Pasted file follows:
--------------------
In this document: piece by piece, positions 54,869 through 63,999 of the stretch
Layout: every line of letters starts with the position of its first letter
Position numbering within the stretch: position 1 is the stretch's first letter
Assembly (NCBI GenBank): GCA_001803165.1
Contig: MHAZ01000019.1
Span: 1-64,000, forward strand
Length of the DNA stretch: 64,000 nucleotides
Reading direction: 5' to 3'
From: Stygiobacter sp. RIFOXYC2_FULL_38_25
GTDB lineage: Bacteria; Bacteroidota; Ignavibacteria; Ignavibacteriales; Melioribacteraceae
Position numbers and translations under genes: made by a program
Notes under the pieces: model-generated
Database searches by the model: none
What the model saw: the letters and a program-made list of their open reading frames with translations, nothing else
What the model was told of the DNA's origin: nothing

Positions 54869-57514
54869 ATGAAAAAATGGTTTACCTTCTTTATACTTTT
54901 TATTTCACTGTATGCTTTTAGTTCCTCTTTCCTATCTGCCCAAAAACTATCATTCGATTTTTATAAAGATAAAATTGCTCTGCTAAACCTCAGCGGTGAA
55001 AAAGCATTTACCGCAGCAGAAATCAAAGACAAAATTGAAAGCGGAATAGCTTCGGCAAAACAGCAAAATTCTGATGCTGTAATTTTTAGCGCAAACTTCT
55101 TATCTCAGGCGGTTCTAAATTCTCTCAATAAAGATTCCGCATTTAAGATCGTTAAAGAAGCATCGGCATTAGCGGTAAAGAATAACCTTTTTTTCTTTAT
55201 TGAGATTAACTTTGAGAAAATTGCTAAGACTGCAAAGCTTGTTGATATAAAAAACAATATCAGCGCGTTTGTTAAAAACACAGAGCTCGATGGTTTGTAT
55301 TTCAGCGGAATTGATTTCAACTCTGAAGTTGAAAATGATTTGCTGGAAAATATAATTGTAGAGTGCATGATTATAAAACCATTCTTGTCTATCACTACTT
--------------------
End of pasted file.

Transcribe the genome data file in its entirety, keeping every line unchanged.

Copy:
In this document: piece by piece, positions 54,869 through 63,999 of the stretch
Layout: every line of letters starts with the position of its first letter
Position numbering within the stretch: position 1 is the stretch's first letter
Assembly (NCBI GenBank): GCA_001803165.1
Contig: MHAZ01000019.1
Span: 1-64,000, forward strand
Length of the DNA stretch: 64,000 nucleotides
Reading direction: 5' to 3'
From: Stygiobacter sp. RIFOXYC2_FULL_38_25
GTDB lineage: Bacteria; Bacteroidota; Ignavibacteria; Ignavibacteriales; Melioribacteraceae
Position numbers and translations under genes: made by a program
Notes under the pieces: model-generated
Database searches by the model: none
What the model saw: the letters and a program-made list of their open reading frames with translations, nothing else
What the model was told of the DNA's origin: nothing

Positions 54869-57514
54869 ATGAAAAAATGGTTTACCTTCTTTATACTTTT
54901 TATTTCACTGTATGCTTTTAGTTCCTCTTTCCTATCTGCCCAAAAACTATCATTCGATTTTTATAAAGATAAAATTGCTCTGCTAAACCTCAGCGGTGAA
55001 AAAGCATTTACCGCAGCAGAAATCAAAGACAAAATTGAAAGCGGAATAGCTTCGGCAAAACAGCAAAATTCTGATGCTGTAATTTTTAGCGCAAACTTCT
55101 TATCTCAGGCGGTTCTAAATTCTCTCAATAAAGATTCCGCATTTAAGATCGTTAAAGAAGCATCGGCATTAGCGGTAAAGAATAACCTTTTTTTCTTTAT
55201 TGAGATTAACTTTGAGAAAATTGCTAAGACTGCAAAGCTTGTTGATATAAAAAACAATATCAGCGCGTTTGTTAAAAACACAGAGCTCGATGGTTTGTAT
55301 TTCAGCGGAATTGATTTCAACTCTGAAGTTGAAAATGATTTGCTGGAAAATATAATTGTAGAGTGCATGATTATAAAACCATTCTTGTCTATCACTACTT